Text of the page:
Definition of old school tie in English:

old school tie

noun

British
  • 1A necktie with a characteristic pattern worn by the former pupils of a particular school, especially a public school.

    • ‘See my room is quite large, and it has those blocks of wood holding up the ceiling so I had planned to do the simple thing of attaching my old school tie to one of the pieces of wood.’
    • ‘One can't imagine a greater contrast to the National Farmers Federation, led by executives with ruddy faces and old school ties.’
    • ‘These days few would even admit to tugging on that old school tie.’
    • ‘He was the epitome of the American idea of an Englishman, willingly posing for photographs hailing a taxi on Fifth Avenue with a rolled umbrella, dressed in waistcoat, old school tie and bowler hat.’
    • ‘There's no doubting it helped, especially with the upheaval of ground rows and incoming Eastern Europeans, but without an impressive CV the old school tie would have been worthless.’
    • ‘It must have been the only university at the height of the uber-cool Britpop scene where you could wear a Dire Straits or Queen T-shirt and not be hung from the nearest lamppost by your old school tie.’
    • ‘This may be seen today in corporate uniforms (airlines, hotels), identification badges, shoulder-tabs, and arm-bands; regimental and old school ties are merely rose-tinted nostalgia for lost fraternalism.’
    • ‘He doesn't wear an old school tie anymore and has stopped donning a dinner jacket and wandering down to the casino of an evening, with a sporty gel on his arm.’
    • ‘There was a time when networking meant old boys flashing the old school tie at each other, or even giving a Masonic handshake.’
    1. 1.1 Used to refer to the group loyalty, social class, and traditional attitudes associated with people who attended public schools:
      ‘appointments based on social class and the old school tie’
      • ‘Despite the old school tie image, no other club has been so ruthless in its determination to snap up emerging talent.’
      • ‘This new Scottish elite finds the old school tie to be increasingly unimportant, with those educated at state-funded schools outnumbering the privately educated by two to one.’
      • ‘The old school tie is very much a fundamental issue in getting access to Irish job markets - perhaps we should stop living in denial about how our two-tier society has come about!’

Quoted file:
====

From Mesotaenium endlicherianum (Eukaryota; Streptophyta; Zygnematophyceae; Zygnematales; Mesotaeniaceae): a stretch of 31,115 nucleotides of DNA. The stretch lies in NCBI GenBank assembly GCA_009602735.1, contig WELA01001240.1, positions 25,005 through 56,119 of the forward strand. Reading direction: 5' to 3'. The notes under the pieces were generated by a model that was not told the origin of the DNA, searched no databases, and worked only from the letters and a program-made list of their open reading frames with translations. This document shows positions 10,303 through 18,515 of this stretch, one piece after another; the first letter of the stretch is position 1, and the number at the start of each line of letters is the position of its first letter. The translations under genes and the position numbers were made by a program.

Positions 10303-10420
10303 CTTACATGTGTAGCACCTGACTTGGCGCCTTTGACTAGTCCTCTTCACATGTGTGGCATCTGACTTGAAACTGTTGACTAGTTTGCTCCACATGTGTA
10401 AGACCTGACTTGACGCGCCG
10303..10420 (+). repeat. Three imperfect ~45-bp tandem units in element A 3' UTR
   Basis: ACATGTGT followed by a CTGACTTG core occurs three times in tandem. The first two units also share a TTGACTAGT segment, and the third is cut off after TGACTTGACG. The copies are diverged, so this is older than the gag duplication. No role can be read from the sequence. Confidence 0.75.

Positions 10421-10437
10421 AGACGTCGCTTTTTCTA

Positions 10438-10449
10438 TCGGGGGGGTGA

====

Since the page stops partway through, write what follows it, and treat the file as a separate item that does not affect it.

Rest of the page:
• ‘The result, he hopes, will be a giant set of databases that show the web of connections that often fuel politics and policymaking, such as old school ties, shared club memberships and campaign donations.’
      • ‘An idealist at heart, the Judge's more traditional colleagues regard him as something of a renegade to the old school tie.’
      • ‘So we have the ideologues in a Labour Government re-establishing a class structure in this country built around school - the old school tie network, which our generation thought we had managed to kill.’
      • ‘Worse, the poshest individual regiments effectively reserve public appointments, in the form of commissions, for friends of the old school tie.’
      • ‘Accent is a bit like the old school tie - if you speak nicely you will get a job, if you speak badly maybe you won't.’
      • ‘No wonder that former politicians slip so easily into jobs in the media - it is a power base and it operates by similar rules to politics - contacts, favours and a version of the old school tie.’
      • ‘Professed political democracy does not automatically do away with patronage, a modern version of the old school tie, or a male elite.’
      • ‘The old school tie network is not in Scotland's long-term interests and it has to go.’
      • ‘He believes that Scotland is self-centred and parochial, a place where the old school tie still matters.’
      • ‘I didn't grow up on the North Shore, I didn't attend a Private School with blokes called ‘Hamish, Stirling, Campbell or Fothrington’ and I don't hail from that ‘Ra-Ra’ background of old school ties and Bentley's.’

Pronunciation:

old school tie

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